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    After a difficult life event or diagnosis, the last thing you may feel like doing is sharing your experience, grief, and struggles with others. However, social support groups can have a positive impact on the mental processing of trauma, decreasing feelings of loneliness and isolation, and instilling hope.


    Katie Caffrey, PhD a Clinical Psychologist at Palouse Psychiatry & Behavioral Health, says support groups can be beneficial for both individuals and caregivers. 


    “While support groups are not a replacement for evidence-based individual or group psychotherapy, they are often effective in terms of facilitating social support,” says Caffrey. Support groups can reduce feelings of isolation or loneliness, provide opportunities for emotional processing and validation, reduce stigma related to problems addressed in the group, and help members maintain motivation to engage in treatment plans. Support groups can also instill hope and confidence in coping with difficulties- others are going through the same or similar things. 


    “Participants need to be discerning about information they obtain from support group participants,” cautions Caffrey, but “these groups can also facilitate learning more about specific problems and treatment options, as well as coping strategies other group members have found to be effective.” Caffrey suggests seeking out groups that are run by a licensed mental health professional, if available.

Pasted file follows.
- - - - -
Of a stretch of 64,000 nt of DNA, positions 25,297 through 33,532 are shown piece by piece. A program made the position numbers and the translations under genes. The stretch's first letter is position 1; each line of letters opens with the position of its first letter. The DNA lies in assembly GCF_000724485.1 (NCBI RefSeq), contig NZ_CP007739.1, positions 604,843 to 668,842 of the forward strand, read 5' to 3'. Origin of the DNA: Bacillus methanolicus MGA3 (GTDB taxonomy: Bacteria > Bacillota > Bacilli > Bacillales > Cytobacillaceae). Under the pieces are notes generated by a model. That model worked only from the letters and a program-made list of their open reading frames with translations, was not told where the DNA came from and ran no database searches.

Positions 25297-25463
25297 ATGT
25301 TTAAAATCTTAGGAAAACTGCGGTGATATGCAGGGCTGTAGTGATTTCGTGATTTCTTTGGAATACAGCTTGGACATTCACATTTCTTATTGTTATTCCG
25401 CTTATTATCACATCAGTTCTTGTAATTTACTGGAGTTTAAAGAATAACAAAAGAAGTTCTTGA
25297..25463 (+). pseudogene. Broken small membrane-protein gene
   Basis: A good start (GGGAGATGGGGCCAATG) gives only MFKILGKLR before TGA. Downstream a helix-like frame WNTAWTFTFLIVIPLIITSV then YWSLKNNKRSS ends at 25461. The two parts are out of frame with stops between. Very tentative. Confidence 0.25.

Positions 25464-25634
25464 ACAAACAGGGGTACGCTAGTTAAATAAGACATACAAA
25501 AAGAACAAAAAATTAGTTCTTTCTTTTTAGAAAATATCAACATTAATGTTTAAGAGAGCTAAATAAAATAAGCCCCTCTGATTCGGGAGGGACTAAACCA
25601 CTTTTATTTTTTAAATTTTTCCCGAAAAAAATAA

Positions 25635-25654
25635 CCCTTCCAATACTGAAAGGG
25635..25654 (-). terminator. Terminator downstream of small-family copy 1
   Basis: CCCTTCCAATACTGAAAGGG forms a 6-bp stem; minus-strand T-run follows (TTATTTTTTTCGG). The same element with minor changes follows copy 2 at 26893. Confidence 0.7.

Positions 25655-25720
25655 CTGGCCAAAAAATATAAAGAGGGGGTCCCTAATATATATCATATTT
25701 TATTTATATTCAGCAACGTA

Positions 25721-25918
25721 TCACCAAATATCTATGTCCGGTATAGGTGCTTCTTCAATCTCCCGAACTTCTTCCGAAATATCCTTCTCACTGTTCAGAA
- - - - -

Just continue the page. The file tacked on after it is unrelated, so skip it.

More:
The Pullman Regional Hospital Center for Learning & Innovation is a hub of information, resources, and connections to local support groups. Noel Nicolai, PhD is the Center for Learning & Innovation’s Healthier Communities Coordinator. Nicolai says that “the diagnosis of long-term or critical illness is overwhelming. They impact personal relationships, careers, medical and day-to-day decisions. Whether you’ve been recently diagnosed, managing your condition for a while, or caring for someone with a difficult medical diagnosis, a support group can be helpful to alleviate stress and provide additional resources.” She adds that “support groups show that you’re not alone.” 


    Support groups through Pullman Regional Hospital include:

    • Autism Spectrum Support Group 
    • Breast Cancer Support Group
    • Breastfeeding Support Group
    • Caregivers Coffee and Support Group
    • Community Grief Support Group
    • Fibromyalgia Lupus Education & Support Group
    • Palouse Mental Illness & Advocacy Support Group
    • Palouse Parkinson’s Support Group
    • Type 1 Diabetes Virtual Support Group
    • Work in Progress AA Group
    • 12-Step Men Group


    A full list of support groups, information on attending, group facilitator contact information, and digital resources can be found at Please note that due to the ongoing COVID-19 pandemic, some support groups have paused meetings or moved to a virtual setting- please contact the support group facilitator for meeting information. 

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